About 90 minutes into Giuseppe Piccioni’s Questi Giorni (These Days) I had a thought: There are hardly any guys in this movie. This is pretty girly movie.”
But I hadn’t thought it before that moment, and now, I realize that it’s not at all (girly). For me, the strongest thing about Questi Giorni is that it’s a movie about girls and women, but it’s got no feminist message or “girl power” bias. These girls are just people with things going on in their life, just like anybody else.
Angela (Laura Adriani), Liliana (Maria Roveran), Caterina (Marta Gastini) and Anna (Caterina Le Caselle) are friends that decide to go along with Caterina, who’s moving to Belgrade for a job. This is no “woo-hoo spring break” road trip. They have their moments of fun, but each has a burden weighing heavily on them; nobody really feel like talking about it.
Liliana’s mother, played by Margherita Buy, is a less educated hairdresser, a single mom who’s not quite on top of things around the house, at times being mothered by her bright daughter. I have never seen Buy in a role like this, but I wish I could again sometime soon. A seven time Italian Academy Award winner (more than Sophia Loren) she’s more often cast as the sensible, maybe a little neurotic, but educated woman, not the irresponsible party girl that she is here; and I love it!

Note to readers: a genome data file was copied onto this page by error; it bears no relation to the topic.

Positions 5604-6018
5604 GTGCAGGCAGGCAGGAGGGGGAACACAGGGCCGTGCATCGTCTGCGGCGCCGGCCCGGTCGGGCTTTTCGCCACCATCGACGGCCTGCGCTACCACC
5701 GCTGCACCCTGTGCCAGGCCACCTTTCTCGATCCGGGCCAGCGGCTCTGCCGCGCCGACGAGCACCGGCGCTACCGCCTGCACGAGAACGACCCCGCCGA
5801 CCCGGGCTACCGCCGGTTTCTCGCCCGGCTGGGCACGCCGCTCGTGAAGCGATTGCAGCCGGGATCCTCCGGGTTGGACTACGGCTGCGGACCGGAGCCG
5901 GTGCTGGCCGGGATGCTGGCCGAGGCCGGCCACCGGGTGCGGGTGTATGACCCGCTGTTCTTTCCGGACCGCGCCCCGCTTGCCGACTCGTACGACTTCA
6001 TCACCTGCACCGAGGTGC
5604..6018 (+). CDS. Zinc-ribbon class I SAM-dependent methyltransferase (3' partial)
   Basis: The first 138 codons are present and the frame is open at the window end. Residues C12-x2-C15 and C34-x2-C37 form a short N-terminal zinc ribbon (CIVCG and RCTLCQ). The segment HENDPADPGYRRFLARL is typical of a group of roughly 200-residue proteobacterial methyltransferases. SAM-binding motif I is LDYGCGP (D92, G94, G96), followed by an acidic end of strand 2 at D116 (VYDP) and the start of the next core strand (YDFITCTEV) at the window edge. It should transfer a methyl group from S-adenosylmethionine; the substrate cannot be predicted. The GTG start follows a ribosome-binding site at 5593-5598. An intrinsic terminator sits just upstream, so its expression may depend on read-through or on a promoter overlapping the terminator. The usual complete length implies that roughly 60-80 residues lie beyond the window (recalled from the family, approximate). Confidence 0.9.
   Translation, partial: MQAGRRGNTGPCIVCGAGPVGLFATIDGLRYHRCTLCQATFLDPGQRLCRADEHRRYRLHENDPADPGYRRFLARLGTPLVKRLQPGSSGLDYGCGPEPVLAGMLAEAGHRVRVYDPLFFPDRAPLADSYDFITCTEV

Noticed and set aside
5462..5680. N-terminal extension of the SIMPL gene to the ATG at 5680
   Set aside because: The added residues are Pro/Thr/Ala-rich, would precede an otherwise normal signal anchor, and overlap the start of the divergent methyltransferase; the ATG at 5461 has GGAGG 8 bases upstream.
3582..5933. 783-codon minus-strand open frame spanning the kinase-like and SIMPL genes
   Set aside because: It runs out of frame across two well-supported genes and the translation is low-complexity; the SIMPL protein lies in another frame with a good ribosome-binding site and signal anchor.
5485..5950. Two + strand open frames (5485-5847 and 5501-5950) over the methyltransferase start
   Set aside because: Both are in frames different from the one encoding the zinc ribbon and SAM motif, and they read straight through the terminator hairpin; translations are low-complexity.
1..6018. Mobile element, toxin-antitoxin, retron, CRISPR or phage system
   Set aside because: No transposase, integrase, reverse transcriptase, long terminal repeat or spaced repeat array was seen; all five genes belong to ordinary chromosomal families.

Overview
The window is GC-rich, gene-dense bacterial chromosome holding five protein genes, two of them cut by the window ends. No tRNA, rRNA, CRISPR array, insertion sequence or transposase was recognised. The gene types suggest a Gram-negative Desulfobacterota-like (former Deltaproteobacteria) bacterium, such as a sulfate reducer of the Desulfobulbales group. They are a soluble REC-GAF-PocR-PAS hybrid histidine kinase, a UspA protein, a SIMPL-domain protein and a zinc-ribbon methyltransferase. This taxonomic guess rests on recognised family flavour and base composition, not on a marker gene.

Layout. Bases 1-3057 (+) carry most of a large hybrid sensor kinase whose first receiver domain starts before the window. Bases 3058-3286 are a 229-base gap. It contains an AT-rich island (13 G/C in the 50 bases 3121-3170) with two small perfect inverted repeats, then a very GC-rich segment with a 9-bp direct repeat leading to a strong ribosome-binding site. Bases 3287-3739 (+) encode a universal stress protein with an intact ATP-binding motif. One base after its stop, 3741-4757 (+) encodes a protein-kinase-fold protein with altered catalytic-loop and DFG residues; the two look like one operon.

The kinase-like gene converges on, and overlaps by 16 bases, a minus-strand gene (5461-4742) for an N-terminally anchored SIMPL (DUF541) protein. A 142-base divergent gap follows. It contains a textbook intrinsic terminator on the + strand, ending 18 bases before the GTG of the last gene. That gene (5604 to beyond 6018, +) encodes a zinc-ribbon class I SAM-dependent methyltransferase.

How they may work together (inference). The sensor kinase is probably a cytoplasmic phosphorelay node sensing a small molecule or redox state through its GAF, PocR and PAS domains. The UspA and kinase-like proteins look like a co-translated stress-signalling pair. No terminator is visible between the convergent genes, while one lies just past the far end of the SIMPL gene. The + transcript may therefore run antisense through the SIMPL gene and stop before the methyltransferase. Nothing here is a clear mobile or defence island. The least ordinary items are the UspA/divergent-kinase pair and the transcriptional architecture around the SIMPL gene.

Questi Giorni defies definition; it’s not a girl movie, or a road trip movie, or a coming of age movie. There’s nothing particularly predictable in the story; I wasn’t sure how Piccioni would wrap it all up and until the end. The problems that the girls have are problems that people have, all the time in real life, and Piccioni doesn’t try to solve them, judge them, or even make them that big of a deal.
Questi Giorni more about friendship than anything; at least the memory of one.